Rajesh Hendre on his latest book ‘Shakespeare chya Deshatil Kavi’

Rajesh Hendre, a writer by choice and an engineer by profession leads us on a journey of the forgotten era when English playwrights and their work were looked at as a celebrated form of art and entertainment.

Born into an academically inclined family, he spent his early life in Junnar, a small town in the north of Pune. Even after working as an engineer, he continued his pursuit of learning and loving English literature. After 15 years of corporate service, he left his job to follow his passion for writing.

Presently, he is working in editing department at Lokmat. In this new book ‘Shakespeare chya Deshatil Kavi’  he introduces us to a few English poets and their lives. He has written many feature articles and was an active playwright during his college days. He has written poems on Kusumagraj, a well known poet in Marathi, and was appreciated by the poet for his sensual style of writing and his creative bent of mind. Here Rajesh shares with us some insights about his new book.

The concept is quite unusual and different. How did the idea of writing the book come about?

Well, it came about as a random thought when I was talking to my friend, Pradip Niphadkar,

Just like old times, we were having chai and chatting about random stuff, when he spoke about poets and their works of art. He said, “There is no perceived significance as to how a poet’s life influences his art form. If there was a way we would have known, we could appreciate their poems in completely different manner.” As a rejoinder I shared some unknown incidents from the lives of Geoffrey Chaucer, Sir Walter Releigh, Byron and, Hardy. I didn’t think about it after our meeting, but, Pradip did not forget. Months later, Pradip left his job and went on to publish his own magazine ‘KavyaDeep.’ He asked me to write a feature article, for his magazine, on one of the poets and his lifestyle. The article had a good response, and he asked me to contribute regularly to his magazine. I went on to further develop this collection into a book.

Can you tell us a little more about the reason for choosing this subject?

One thing that the world deserves to know is how similar we are to them. Yet, what impact these people have made to the lives of people centuries later is unknown. Today, we  learn their works and research them. But, when these poets & writers lived, they were not valued much. People deserve to know their story, and simply glorifying them for their work is not enough. We need to understand the real depths of their work and that can happen only when people understand the personality completely.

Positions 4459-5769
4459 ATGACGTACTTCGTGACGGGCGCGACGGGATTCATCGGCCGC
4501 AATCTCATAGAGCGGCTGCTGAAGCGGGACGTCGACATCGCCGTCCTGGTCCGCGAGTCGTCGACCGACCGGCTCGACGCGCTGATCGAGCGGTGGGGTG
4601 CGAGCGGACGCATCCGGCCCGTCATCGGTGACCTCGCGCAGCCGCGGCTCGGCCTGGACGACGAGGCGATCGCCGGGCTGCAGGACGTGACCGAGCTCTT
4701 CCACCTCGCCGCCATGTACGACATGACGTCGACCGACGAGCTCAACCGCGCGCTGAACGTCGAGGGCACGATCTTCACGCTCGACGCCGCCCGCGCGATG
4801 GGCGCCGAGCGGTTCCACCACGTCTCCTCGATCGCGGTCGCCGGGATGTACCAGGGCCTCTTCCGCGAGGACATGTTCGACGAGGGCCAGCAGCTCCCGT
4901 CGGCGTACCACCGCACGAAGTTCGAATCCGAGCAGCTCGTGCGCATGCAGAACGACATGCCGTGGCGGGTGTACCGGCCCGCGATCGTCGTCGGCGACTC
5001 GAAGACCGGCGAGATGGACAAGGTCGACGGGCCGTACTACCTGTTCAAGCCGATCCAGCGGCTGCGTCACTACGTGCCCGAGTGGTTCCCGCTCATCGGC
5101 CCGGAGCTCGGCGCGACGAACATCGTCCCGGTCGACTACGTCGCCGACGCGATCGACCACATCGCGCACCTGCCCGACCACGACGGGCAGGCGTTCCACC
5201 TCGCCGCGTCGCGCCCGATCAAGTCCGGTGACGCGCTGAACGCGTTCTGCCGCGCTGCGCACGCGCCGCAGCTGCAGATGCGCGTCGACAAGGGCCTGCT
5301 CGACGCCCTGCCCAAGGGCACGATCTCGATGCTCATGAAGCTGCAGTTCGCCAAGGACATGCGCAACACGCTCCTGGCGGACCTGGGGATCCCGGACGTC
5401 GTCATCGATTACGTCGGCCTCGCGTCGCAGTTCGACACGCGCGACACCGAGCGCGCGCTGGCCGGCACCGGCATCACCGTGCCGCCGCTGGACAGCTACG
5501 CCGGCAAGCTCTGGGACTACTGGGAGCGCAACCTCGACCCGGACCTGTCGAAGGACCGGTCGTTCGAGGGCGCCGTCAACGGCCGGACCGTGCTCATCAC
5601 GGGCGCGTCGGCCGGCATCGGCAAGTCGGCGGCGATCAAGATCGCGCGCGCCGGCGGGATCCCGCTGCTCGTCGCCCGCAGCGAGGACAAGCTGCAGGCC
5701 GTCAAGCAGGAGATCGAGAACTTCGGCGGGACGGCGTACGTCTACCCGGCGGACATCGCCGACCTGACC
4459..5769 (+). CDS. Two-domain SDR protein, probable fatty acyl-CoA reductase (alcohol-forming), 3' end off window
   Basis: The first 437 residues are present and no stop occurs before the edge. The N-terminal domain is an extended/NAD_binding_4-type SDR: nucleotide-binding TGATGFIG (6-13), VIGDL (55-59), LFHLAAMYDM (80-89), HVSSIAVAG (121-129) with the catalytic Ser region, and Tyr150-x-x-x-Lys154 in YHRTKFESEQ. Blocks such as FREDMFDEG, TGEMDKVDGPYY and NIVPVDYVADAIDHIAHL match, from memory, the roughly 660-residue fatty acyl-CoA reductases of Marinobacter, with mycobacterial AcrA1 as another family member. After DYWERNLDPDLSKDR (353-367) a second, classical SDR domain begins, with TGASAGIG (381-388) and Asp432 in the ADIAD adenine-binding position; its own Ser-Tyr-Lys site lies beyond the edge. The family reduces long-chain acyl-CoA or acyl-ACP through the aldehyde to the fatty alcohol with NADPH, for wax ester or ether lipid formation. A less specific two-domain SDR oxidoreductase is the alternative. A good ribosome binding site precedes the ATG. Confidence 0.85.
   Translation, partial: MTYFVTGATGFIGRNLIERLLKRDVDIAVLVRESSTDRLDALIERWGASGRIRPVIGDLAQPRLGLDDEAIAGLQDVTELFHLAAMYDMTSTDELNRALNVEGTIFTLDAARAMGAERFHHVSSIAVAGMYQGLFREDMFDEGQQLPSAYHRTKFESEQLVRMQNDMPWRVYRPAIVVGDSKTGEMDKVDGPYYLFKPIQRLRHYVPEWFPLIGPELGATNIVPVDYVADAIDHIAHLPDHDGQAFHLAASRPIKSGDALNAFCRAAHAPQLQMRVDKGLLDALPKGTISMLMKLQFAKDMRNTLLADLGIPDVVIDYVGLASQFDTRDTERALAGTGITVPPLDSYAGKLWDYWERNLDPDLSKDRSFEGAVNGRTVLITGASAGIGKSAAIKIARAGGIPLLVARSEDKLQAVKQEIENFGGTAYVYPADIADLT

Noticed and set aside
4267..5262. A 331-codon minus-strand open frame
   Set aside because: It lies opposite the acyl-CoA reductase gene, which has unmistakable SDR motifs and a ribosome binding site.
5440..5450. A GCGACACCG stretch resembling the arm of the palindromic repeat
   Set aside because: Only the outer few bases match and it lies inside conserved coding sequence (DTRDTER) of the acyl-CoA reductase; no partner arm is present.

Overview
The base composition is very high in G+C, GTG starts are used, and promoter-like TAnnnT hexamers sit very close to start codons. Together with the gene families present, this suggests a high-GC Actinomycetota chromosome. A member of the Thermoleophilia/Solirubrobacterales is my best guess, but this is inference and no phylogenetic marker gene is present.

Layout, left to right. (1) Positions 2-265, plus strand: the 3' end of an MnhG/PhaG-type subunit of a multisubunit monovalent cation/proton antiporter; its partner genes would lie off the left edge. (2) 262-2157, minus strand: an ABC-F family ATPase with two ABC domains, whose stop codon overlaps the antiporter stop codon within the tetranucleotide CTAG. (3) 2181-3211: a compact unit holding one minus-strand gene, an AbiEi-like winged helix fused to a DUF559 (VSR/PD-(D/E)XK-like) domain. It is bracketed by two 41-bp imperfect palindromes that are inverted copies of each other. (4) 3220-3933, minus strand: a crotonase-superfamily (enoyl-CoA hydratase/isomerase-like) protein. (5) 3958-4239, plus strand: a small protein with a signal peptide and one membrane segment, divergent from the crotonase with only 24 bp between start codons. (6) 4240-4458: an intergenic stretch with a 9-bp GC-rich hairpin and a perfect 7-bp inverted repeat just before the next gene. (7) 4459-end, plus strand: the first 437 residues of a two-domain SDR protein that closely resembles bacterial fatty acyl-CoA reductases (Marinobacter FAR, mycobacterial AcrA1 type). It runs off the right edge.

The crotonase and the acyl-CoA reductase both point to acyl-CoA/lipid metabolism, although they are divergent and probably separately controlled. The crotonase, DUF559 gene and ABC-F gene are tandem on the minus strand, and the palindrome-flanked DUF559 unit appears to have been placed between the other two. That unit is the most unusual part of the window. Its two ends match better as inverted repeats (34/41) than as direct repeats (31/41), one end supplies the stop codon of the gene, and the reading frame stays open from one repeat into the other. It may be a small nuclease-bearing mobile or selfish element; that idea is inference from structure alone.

How did you go about writing this book?

As much as a cliche it may sound now, only when I wrote my own book did I understand why writers call their books, their babies. Well, similarly, this one is close to my heart. Whilst, researching, I have put all my effort into being authentic and I have detailed each and every fact I could find about them. This was hard-work. It is not easy to just find the facts and write about them. The tediousness was in checking the authenticity of those facts. For example, there will be many who will claim that after Geoffrey Chaucer, the world did not find a good poet for over a century. However, when it came to finding out if this was a fact, it was difficult to validate this point. Through this book, I have experienced much. As I was unfolding their stories and hardships, I was reliving the Elizabethan age in my own way.

What can we learn from these poets?

Oh there is much that I have written in the book. And as you get to know them, you are bound to get involved with them as you read. These poets were just like us, but still very different. These poets have enjoyed life, have faced failures, risen from ashes and then gone back to being anonymous. Likewise, we have heard many stories of famous personalities losing fame and prosperity. Yet it did not deter their spirit of writing. Their poems acquaint us with the beauty of the world, the tragedy of  society, and in some cases, the monologues they had with nature. Whilst they wrote their masterpieces, they also enjoyed the pleasures of life. There was Byron who was a known Casanova. Women threw themselves at him. His charisma and his way with words made many fall in love with him. There were no flings or tragic denials but they loved him with pure love and from their heart. Then there was Sir Milton whom very few know has written most of his work after he became blind. Or the fact that Shakespeare was a revered playwright, and was also well known for his sonnets in his times. 

Is there more to Rajesh other than books and writing?

I am a very simple person as such. And if you ask me what more? Well, this is all that is to me. I am passionate about writing. Its the reason I left my well paying  job that afforded me a good lifestyle and became a dedicated full-time writer.